Our Buyer’s Choice this month is a little different, to celebrate the Queen’s Platinum Jubilee, which is being celebrated over the long bank holiday weekend of 4 June
If you’ve lived in the UK for any length of time there’s a strong chance you will have encountered a sandwich platter, and a 73%* chance it will have contained Coronation Chicken.
*Made up stat
This dish was created in 1953 to mark the coronation of Queen Elizabeth II by Constance Spry, an English food writer and florist, and chef Rosemary Hume at the Cordon Bleu Cookery School in London. It was served at a dinner of visiting dignitaries from all over the world.
Unlike the version most commonly found today, the original recipe called for apricots, not raisins. A deceptively simple dish of poached chicken in a creamy mayonnaise sauce, it was served on a bed of salad, however later migrated its way into sandwiches as it became more popular.
There have been many variations on the theme of Coronation Chicken, from your supermarket meal deal to haute cuisine. An interesting variation is Great British Bake Off winner Nadiya Hussain’s Coronation Aubergine, which offers a meat-free alternative.
The 1953 recipe was created with an eye to post-war rationing and called for Curry powder as many spices were simply unavailable. You can however use curry paste, or indeed make your own variation.
If it’s good enough for Nadiya and Heston, it’s good enough for us.
2 breasts of cooked chicken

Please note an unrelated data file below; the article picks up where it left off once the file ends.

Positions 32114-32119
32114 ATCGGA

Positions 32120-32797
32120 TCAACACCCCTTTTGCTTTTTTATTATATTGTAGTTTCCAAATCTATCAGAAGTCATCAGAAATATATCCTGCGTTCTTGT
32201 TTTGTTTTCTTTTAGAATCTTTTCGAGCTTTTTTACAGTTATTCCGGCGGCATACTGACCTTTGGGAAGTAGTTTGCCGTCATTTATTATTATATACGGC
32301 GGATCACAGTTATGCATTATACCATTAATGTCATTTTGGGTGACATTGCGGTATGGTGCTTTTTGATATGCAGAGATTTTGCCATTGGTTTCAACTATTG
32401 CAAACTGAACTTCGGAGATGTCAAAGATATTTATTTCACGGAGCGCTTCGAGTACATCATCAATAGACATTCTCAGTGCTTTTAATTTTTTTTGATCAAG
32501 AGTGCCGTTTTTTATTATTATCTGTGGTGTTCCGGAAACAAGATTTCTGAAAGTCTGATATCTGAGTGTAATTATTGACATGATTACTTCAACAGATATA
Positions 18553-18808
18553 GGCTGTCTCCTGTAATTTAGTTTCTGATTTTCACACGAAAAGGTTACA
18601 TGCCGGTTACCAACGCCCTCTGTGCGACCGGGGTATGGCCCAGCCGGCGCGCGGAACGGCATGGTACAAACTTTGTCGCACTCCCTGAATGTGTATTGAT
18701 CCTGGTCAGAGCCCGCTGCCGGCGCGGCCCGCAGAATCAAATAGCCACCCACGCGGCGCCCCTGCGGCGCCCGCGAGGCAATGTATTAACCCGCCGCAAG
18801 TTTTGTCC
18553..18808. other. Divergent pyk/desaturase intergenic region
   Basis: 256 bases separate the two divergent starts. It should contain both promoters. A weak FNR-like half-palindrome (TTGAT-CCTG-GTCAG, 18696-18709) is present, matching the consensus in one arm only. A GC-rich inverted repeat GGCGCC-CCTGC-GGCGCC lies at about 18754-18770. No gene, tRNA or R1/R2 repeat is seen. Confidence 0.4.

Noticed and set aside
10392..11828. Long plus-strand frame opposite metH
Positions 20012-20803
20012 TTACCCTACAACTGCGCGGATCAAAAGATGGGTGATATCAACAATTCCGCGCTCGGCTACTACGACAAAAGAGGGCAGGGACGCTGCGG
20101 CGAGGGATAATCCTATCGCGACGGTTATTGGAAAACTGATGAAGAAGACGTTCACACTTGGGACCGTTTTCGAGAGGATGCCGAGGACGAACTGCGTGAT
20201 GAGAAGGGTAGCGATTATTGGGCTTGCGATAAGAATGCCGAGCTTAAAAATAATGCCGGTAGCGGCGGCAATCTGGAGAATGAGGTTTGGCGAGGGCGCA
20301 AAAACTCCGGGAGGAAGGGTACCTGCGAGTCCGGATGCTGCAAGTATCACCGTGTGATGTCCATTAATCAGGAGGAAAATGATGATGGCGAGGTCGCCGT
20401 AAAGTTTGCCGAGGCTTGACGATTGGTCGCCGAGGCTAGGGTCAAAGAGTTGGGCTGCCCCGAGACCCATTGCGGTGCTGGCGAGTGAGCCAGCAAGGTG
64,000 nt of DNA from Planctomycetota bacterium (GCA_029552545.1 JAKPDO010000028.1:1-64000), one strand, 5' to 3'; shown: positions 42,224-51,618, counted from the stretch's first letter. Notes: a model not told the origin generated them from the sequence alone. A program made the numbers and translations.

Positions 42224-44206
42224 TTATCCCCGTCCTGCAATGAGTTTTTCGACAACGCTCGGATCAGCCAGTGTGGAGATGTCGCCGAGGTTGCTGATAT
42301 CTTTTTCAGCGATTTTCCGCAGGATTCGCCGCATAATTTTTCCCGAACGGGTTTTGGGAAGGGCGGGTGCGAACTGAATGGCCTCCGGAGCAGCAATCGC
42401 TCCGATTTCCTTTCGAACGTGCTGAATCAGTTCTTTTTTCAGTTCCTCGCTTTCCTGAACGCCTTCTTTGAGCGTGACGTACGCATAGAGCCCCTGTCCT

1 onion (white, brown or shallot)
1 tbsp olive oil
1 bay leaf
2 tsp curry powder
1 tsp tomato puree
1 tbsp red wine
3 tbsp chopped dried apricots (or sultanas)
100g whipped cream (you can use crème fraiche or Greek Yoghurt)
1 tsp lemon juice
a pinch of sugar
salt & pepper
For the sake of simplicity, the chicken can be cooked however you prefer, with many versions using roast, shredded or grilled chicken breast. The important factor is to allow it to cool completely before combining with the sauce.
However, if you would like to be authentic you can poach the chicken for 15-20 minutes in water flavoured with traditional South Asian spices such as peppercorns, coriander seeds cinnamon and ginger.
The sauce is relatively simple:
Gently heat the onion, curry powder, and bay leaf in the olive oil until the onion is translucent.
Add red wine, water, and tomato puree; bring to a gentle boil.
Splash in the lemon juice, add the sugar, then season with salt and pepper to taste.
Reduce for about 2 minutes, then remove from the heat. Strain and allow to cool.
Mix the cooled sauce with the mayonnaise, cream and chopped fruit.
Chop the chicken to the required size (fine for vol-au-vents or sandwiches, chunky for salads) and fold in. You can add the almond flakes here if you want to.
It’s a very simple addition to your menu and incredibly versatile. You could use the recipe above as inspiration to give a current dish a “Jubilee” twist, or you could simply feature sandwiches, pastries or even jacket potatoes to very quickly give your customers a royal option over the long weekend.